CPCP: ARFID and Anorexia Nervosa Treatment Outcomes Compared

Coming at you with another outstanding Clinical Problems in Consultation Psychiatry (CPCP). This one compares two eating disorders and their treatment outcomes: Avoidant Restrictive Food Intake Disorder (ARFID) and Anorexia Nervosa.

A hard-working medical student put this together, Allison Kim. She’s a senior who’ll be going into Emergency Medicine. She’s a great learner and a great teacher.

“When you learn, teach, when you get, give.”–Maya Angelou.

We had a pretty good size group of learners for this CPCP. One of them is a second year medical student (Mohamed Salih, on the far left in the picture below) who is showing a strong interest in psychiatry. Some of my readers may recall Dr. Emily Morse from previous CPCPs. Dr. Qiang Zhang (far right) is an excellent senior Neurology resident.  Ally is next to him. The guy in the middle is some geezer.

CL Psychiatry Group Pic, Ally Kim second from right

It turns out that patients with both disorders do fairly well with psychiatric treatment, either on inpatient units or in partial hospital programs.

I may as well confess I’m not so sure about the last diagnostic criterion for ARFID: “The eating disturbance is not attributable to a concurrent medical condition or not better explained by another mental disorder. When the eating disturbance occurs in the context of another condition or disorder, the severity of the eating disturbance exceeds that routinely associated with the condition or disorder and warrants additional clinical attention.”

Many gastrointestinal medicine specialists call me about their patients who apparently fit every criterion for ARFID except for that one. In fact the concurrent medical condition can be critically important in the development of disordered eating–which may not be that different from formal eating disorders in terms of consequences. They’re pretty convinced that psychiatrists need to be more involved in collaborating with them about managing persons with ARFID.

Disordered eating can be triggered by gastrointestinal disease and it includes food restriction, skipping meals, and over-eating. It can lead to the development of an eating disorder and that can sometimes challenge the paradigm of psychiatric treaters.

The prevalence of disordered eating among those with gastrointestinal diseases exceeds the rates found in the general disorder, maybe by as much as 40%. They can develop food aversions as a result of distressing gastrointestinal symptoms and that can lead to dietary restrictions. Conceivably this can progress to harmful thoughts and attitudes towards food and body weight.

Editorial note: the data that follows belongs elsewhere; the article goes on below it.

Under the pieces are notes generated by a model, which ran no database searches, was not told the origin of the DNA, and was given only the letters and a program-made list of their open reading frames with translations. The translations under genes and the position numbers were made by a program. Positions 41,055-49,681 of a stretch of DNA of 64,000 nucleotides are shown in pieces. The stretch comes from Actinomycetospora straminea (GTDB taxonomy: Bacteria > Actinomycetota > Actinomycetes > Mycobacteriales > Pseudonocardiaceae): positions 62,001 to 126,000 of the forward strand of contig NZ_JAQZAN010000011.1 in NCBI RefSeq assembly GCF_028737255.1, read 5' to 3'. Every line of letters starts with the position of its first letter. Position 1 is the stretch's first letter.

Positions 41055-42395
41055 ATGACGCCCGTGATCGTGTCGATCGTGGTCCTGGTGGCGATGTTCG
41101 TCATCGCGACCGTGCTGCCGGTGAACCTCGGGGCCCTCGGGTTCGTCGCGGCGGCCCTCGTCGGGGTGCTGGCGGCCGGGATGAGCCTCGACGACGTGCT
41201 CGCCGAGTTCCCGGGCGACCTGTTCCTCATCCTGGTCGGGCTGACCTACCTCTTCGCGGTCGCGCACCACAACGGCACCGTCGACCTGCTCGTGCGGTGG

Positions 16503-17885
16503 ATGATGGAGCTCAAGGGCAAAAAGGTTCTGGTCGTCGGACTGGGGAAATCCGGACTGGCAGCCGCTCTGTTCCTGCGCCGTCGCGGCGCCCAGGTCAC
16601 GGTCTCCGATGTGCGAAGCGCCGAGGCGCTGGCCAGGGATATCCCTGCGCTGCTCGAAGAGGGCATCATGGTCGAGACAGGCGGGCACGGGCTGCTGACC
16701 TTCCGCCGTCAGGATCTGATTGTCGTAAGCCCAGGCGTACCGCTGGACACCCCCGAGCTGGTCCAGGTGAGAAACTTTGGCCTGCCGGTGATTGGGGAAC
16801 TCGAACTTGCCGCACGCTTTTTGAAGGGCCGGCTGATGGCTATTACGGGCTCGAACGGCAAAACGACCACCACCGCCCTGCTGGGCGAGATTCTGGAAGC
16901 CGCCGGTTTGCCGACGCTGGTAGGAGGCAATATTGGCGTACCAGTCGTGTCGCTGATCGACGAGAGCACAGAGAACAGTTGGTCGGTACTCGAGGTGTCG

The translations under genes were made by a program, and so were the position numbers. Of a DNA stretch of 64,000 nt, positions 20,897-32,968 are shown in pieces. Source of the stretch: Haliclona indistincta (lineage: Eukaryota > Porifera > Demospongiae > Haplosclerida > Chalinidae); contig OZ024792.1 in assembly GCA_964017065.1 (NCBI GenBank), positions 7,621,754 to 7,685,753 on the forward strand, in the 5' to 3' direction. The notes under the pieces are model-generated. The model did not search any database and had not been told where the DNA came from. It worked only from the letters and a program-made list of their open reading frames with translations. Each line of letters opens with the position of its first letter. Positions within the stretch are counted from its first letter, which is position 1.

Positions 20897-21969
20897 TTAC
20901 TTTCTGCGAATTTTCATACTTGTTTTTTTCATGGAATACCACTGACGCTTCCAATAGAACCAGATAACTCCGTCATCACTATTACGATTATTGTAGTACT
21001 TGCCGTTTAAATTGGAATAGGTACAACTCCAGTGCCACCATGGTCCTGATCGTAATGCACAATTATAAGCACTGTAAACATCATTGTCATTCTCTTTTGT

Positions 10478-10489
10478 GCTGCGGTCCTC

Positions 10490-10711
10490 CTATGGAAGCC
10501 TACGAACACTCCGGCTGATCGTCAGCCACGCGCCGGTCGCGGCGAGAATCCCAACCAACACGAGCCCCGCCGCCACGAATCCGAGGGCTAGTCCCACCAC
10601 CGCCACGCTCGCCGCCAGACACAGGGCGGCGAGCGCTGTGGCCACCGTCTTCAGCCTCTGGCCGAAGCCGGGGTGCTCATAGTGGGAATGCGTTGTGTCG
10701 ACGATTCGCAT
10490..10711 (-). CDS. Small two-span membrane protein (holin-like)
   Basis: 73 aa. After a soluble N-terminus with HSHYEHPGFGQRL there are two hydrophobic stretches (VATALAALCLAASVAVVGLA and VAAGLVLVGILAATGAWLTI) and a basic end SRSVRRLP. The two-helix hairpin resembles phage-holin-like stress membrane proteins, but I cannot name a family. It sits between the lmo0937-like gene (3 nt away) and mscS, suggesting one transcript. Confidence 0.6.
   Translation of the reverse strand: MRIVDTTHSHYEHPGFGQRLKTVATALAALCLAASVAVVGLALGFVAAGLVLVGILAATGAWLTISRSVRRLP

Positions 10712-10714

In the opposite direction, patients with eating disorders such as anorexia nervosa can develop functional gastrointestinal disorders. And organic gastrointestinal disease and eating disorders can coexist. When both are present, they can perpetuate each other.

While it’s important to keep a both/and perspective in mind, there are a few key questions to ask to help identify eating disorder vs disordered eating:

  •  Is the driving force behind the weight loss or poor weight gain due to a distortion in body image and desire for thinness?
  • Do you suspect psychiatric complexity beyond expected demoralization about their illness?
  • Is the patient reluctant to work with you on improving weight because of a fear of gaining weight?
  • Is the anxiety about eating out of proportion to their limitations due to medical illness?

By the way, there is a very interesting perspective on eating disorders and how the starved brain can make those with disordered eating and eating disorders look very similar. You can find it at the National Neuroscience Curriculum Initiative (NNCI) website. Registration is free.

And you can learn more about CPCP here.

 

Core Competency Pizza

It’s one way to meet the core competency of Practice-based Learning and Improvement. My former teacher, Dr. William R. Yates, MD, and a former Chief Resident, Dr. Terri Gerdes, wrote a paper about it, when it was called problem-based learning:

“Yates, W. R. and T. T. Gerdes (1996). “Problem-based learning in consultation psychiatry.” Gen Hosp Psychiatry 18(3): 139-144.Yates, W. R. and T. T. Gerdes (1996). “Problem-based learning in consultation psychiatry.” Gen Hosp Psychiatry 18(3): 139-144. Problem-based learning (PBL) is a method of instruction gaining increased attention and implementation in medical education. In PBL there is increased emphasis on the development of problem-solving skills, small group dynamics, and self-directed methods of education. A weekly PBL conference was started by a university consultation psychiatry team. One active consultation service problem was identified each week for study. Multiple computerized and library resources provided access to additional information for problem solving. After 1 year of the PBL conference, an evaluation was performed to determine the effectiveness of this approach. We reviewed the content of problems identified, and conducted a survey of conference participants. The most common types of problem categories identified for the conference were pharmacology of psychiatric and medical drugs (28%), mental status effects of medical illnesses (28%), consultation psychiatry process issues (20%), and diagnostic issues (13%). Computerized literature searches provided significant assistance for some problems and less for other problems. The PBL conference was ranked the highest of all the psychiatry resident educational formats. PBL appears to be a successful method for assisting in patient management and in resident and medical student psychiatry education.”

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